Pet owners will no longer pay tax for over the counter pet medications, as DeSantis pointed out, “they’re parts of our family too, and these are things that you need to do.”

This also includes no taxes for pet food.

Household items under $25 will be getting a one-year tax-free holiday, from everything from trash bags to detergents.

All dental hygiene products are tax free, and this also includes toiletries.

Parents of school children will also benefit from the massive $1.5 billion relief package as children’s books, toys and equipment will now be tax free and when it comes time to purchase new school stationary, there will be a continuation of the already existing 14-day tax holiday to purchase these items.

Disaster preparation will continue with a two-week sales tax holiday for all approved merchandise and DeSantis added that the budget will also cover funds specifically set aside for any future disasters.

Teachers will be offered pay increases to retain and recruit more staff, with $1 billion allocated for that purpose.

Law enforcement agencies such as the Highway Patrol and Fish and Wildlife are likewise going to get pay increases to help recruit and retain staff. There are bonuses of up to $5,000 for new hires included in the governor’s budget.

Over $330 million will be allocated to health services for women and children, including enhanced services for pregnant women and postpartum.

Around $9 million has been allocated for Alzheimer’s research and services and DeSantis also added that $20 million will be for fighting the fentanyl crisis.

Rural communities are also getting a boost with increased infrastructure such as high speed internet access.

Last call for Florida Fish Art Contest entries

The deadline is fast approaching for this year’s Art of Conservation Florida Fish Art Contest, hosted by the Florida Fish and Wildlife Conservation Commission (FWC). This contest is open to youths in grades kindergarten through 12th grade from across the state. The deadline to enter is Feb. 28 – start your entry today!

Students from Florida can win top honors, international recognition and prizes while learning about fish, fishing and aquatic conservation. The Art of Conservation inspires young people to get involved in the great outdoors and ignites a passion to become lifelong activists for the natural world.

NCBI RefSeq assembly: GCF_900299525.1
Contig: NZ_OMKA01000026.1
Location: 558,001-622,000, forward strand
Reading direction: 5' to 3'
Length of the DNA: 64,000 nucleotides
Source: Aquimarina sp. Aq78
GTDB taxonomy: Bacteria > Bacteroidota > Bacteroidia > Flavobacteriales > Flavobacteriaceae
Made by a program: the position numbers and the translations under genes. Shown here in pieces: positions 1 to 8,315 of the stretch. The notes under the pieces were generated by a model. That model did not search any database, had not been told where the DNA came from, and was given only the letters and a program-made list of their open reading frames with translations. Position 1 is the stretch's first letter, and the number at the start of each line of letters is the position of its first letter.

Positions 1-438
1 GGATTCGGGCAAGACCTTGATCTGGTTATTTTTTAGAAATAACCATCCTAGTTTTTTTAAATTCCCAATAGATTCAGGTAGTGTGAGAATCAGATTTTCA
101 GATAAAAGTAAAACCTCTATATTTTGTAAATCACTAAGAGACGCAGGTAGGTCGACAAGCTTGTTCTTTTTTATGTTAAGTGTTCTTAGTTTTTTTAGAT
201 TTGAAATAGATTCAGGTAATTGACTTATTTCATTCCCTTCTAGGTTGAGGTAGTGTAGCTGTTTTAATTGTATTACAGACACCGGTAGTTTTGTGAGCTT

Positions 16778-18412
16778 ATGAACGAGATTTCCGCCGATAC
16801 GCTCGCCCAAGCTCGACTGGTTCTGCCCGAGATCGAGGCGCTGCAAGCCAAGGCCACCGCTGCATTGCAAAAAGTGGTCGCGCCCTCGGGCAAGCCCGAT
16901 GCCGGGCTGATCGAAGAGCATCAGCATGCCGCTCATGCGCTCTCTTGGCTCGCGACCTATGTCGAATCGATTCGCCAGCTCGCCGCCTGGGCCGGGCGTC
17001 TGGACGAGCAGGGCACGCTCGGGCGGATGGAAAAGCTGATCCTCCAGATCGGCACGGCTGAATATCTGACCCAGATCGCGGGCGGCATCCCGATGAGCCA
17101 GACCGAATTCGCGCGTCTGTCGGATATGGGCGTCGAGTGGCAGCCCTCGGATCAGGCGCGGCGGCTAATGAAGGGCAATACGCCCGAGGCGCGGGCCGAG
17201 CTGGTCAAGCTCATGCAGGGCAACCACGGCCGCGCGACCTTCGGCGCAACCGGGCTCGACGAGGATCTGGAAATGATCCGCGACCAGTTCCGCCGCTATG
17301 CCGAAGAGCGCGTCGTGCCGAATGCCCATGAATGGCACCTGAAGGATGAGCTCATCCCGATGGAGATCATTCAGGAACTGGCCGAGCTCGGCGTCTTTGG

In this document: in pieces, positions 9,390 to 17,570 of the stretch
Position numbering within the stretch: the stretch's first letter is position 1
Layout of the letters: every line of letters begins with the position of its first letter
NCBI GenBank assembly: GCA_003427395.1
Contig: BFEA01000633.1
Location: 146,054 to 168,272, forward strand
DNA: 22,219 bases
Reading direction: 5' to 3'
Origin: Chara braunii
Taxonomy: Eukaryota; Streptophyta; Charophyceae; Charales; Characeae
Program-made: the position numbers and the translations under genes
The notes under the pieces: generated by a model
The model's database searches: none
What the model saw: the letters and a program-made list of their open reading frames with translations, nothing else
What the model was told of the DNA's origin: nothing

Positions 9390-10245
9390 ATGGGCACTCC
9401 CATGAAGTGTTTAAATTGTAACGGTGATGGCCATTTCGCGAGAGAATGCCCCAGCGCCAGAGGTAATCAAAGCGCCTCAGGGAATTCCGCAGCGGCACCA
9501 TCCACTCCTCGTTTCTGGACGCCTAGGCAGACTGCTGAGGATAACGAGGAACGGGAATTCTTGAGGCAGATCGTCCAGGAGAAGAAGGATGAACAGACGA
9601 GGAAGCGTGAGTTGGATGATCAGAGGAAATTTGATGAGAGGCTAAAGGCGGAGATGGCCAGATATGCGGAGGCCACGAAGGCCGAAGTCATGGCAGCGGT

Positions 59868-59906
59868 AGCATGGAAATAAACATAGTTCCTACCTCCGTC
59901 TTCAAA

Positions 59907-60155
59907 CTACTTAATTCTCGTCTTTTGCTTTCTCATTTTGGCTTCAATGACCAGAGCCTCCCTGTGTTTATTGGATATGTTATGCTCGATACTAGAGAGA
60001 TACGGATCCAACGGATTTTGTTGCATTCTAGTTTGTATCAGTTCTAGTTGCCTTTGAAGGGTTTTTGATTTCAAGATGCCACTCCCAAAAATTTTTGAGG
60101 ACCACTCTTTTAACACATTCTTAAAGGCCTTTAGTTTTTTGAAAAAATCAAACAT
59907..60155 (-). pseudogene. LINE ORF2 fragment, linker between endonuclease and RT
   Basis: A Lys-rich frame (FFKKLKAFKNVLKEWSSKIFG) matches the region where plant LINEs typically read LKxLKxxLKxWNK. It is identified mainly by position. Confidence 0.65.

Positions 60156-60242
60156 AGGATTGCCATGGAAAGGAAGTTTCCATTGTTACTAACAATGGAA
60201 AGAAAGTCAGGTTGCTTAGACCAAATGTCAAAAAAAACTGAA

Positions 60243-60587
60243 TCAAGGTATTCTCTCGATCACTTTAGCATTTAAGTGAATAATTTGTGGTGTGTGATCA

Two first-place winners will be selected for each grade bracket (kindergarten through third grade, fourth through sixth grade, seventh through ninth grade, and 10th through 12th grade), one for illustrating the best freshwater fish species and one for the best saltwater fish species. All first-place winners will advance to the national competition to be judged for top prizes, including Best of Show. The deadline to enter is Feb. 28, so start designing today!

To enter, students from Florida should submit their entry at Wildlife Forever – Florida Art, consisting of the following:

  • An original piece of artwork featuring any fish including one or more of the following Florida native species from the same category:
  • Category 1 – Freshwater: largemouth bass, striped bass, black crappie, bluegill, redear sunfish, spotted sunfish, channel catfish, Forida gar, chain pickerel, bowfin
  • Category 2 – Saltwater: snook, redfish, spotted seatrout, flounder, tarpon, mahi-mahi, Spanish mackerel, hogfish, queen snapper, black grouper
  • A piece of creative writing, no longer than one page, about the chosen species (required for grades 4-12).
  • A Florida State-Fish Art Contest entry form.

( Contest ends Feb. 28, 2023 )

CF invites students to a preview day

OCALA, Fla. (Jan. 30, 2023) — The College of Central Florida invites anyone thinking about college to attend an upcoming Preview Day event: Ocala Campus on Tuesday, Feb. 28, 5-7 p.m.; Jack Wilkinson Levy Campus on Thursday, March 2, 10 a.m-1 p.m.; or Wilton Simpson Citrus Campus on Thursday, March 9, 9:30 a.m.-1:30 p.m.

Preview Day is a chance for anyone considering college to find out everything CF has to offer – for high school students to retirees and everyone in between. At CF’s largest event of the year, representatives from admissions, financial aid, student services, clubs and organizations will help attendees plan their successful college experience.

“Preview Day is an opportunity for students and their families to get answers to all their questions about college,” said Dr. Raphel Robinson, director of Admissions and Student Recruitment. “CF is a college for everyone, and we’re committed to providing a supportive, high-quality learning environment where all individuals can excel.”

The $30 application fee is waived for anyone who applies at Preview Day. Attendees who complete a survey will get a CF T-shirt and will be entered to win free tuition for one 3-credit undergraduate class at the in-state tuition rate.